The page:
I THEN THOUGHT>>>> LETS THRow IN SOME GHOSTIES AND SEE IF THEY MAKE IT OR BECOME CRAYFISH FOOD.
I added 20 ghost shrimp.....
Guess what happened. Not only did they make it... the females berried up in the tank. 27 days later, floating larva in the java moss and algae near the top of the tank.
about 10 days later juvenile shrimp everywhere.
This was a year ago and it is still going strong. I remove about 30 shrimp a month and feed them as snacks to my cichlids.
WHAT YOU NEED TO HAVE TO BREED GHOST SHRIMP AND AN ENVIROMENT THEY WILL LIVE IN!!!!!!!!!!!!!!!!!!!!!!!!!
at least a 10 gallon tank.
LOTS of java moss
a homemade biomax air filter with sponge prefilter
algae (and all the little micro organisms that come with it)
fake or real plants (i use fake because i am not getting into keeping real plants alive in a tank with such fragile little critters... try using the wrong fertilizer or additive and watch all your shrimp die)
I HIGHLY suggest snails!!! their poop actually feeds the bacteria the fry eat. I went so far as to have the lfs attendants give me all the small brown snails that everybody hates to me and infested my aquarium with them. guess who eats them.. the ghost shrimp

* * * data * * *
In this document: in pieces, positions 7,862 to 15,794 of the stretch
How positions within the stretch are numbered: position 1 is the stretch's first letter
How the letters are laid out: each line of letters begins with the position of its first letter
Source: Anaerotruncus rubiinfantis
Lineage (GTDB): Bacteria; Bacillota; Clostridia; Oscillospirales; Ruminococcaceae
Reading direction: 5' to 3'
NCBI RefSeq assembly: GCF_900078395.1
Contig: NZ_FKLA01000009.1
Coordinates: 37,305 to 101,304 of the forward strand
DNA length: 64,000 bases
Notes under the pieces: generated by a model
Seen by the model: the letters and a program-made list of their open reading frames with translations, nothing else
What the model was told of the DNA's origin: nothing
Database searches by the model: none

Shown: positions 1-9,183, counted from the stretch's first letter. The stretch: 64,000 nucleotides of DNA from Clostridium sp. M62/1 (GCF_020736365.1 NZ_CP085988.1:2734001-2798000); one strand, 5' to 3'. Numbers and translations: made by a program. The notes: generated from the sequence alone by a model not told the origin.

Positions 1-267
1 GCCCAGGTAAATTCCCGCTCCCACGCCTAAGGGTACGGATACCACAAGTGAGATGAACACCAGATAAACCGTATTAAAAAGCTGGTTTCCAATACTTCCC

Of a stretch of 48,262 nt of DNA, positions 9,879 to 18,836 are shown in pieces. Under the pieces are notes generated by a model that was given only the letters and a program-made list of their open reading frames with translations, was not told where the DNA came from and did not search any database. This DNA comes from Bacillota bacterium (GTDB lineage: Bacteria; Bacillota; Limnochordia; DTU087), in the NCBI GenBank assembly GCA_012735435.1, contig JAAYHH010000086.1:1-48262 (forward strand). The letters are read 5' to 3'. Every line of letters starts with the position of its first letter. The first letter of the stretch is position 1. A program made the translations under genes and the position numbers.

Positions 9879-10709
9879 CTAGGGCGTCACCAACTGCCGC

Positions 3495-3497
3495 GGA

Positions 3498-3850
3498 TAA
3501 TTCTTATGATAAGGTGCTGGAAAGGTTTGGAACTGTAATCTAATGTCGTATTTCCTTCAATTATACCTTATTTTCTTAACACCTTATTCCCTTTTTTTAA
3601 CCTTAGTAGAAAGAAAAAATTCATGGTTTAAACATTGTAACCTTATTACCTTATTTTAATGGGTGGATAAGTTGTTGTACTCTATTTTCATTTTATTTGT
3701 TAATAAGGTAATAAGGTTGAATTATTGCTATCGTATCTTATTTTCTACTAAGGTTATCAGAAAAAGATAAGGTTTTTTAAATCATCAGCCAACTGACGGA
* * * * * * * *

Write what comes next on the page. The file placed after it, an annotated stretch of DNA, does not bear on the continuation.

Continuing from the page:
that's pretty much it and itll run you about 45 bucks.
i rarely feed anything in the tank, maybe some flakes every now and then and an algae wafer.
the most important thing I think I do is.... remember my 2.5 gallon starter tank? I have a homemade under gravel filter in it. I placed a layer of charcoal onto it, then a layer of fluval biomax and throw in some lettuce about once every 2 weeks. Everyday I do a water swap instead of a water change. What I mean is I run my 10 gallon water about 3 inches from the top and the 2.5 full. Everyday I take an old airline and syphon water out of the 2.5 into a clean jug, only used for this, about 1.5 gallons. I then place the jug above the 10 gallon tank and using the same airline, syphon the water into the 10 gallon tank until it is full. I then syphon water back out of the 10 gallon into the 2.5 gallon until it is full again. its like a manual sump I guess. the 2.5 gallon tank is a filter for me, but also, it DOES NOT KILL the bacteria the ghost fry feed on. it actually cultivates more bacteria for them to feed on and cleans my water. (water changes using tap water has chemicals that kills these bacteria... so you are really killing your food source doing water changes with it) all in all it is a little time consuming but you know what? my shrimp die of old age and I haven't bought any in over a year. they breed, eat, and seem happy in my 10 gallon tank. hope this helped.
BTW. this is my first post. I may be a junior member here but I have had 5 tanks running strong for 20 years. I have 2 cichlid tanks, a planted, and a community tank. all from 250 gallon down to 10.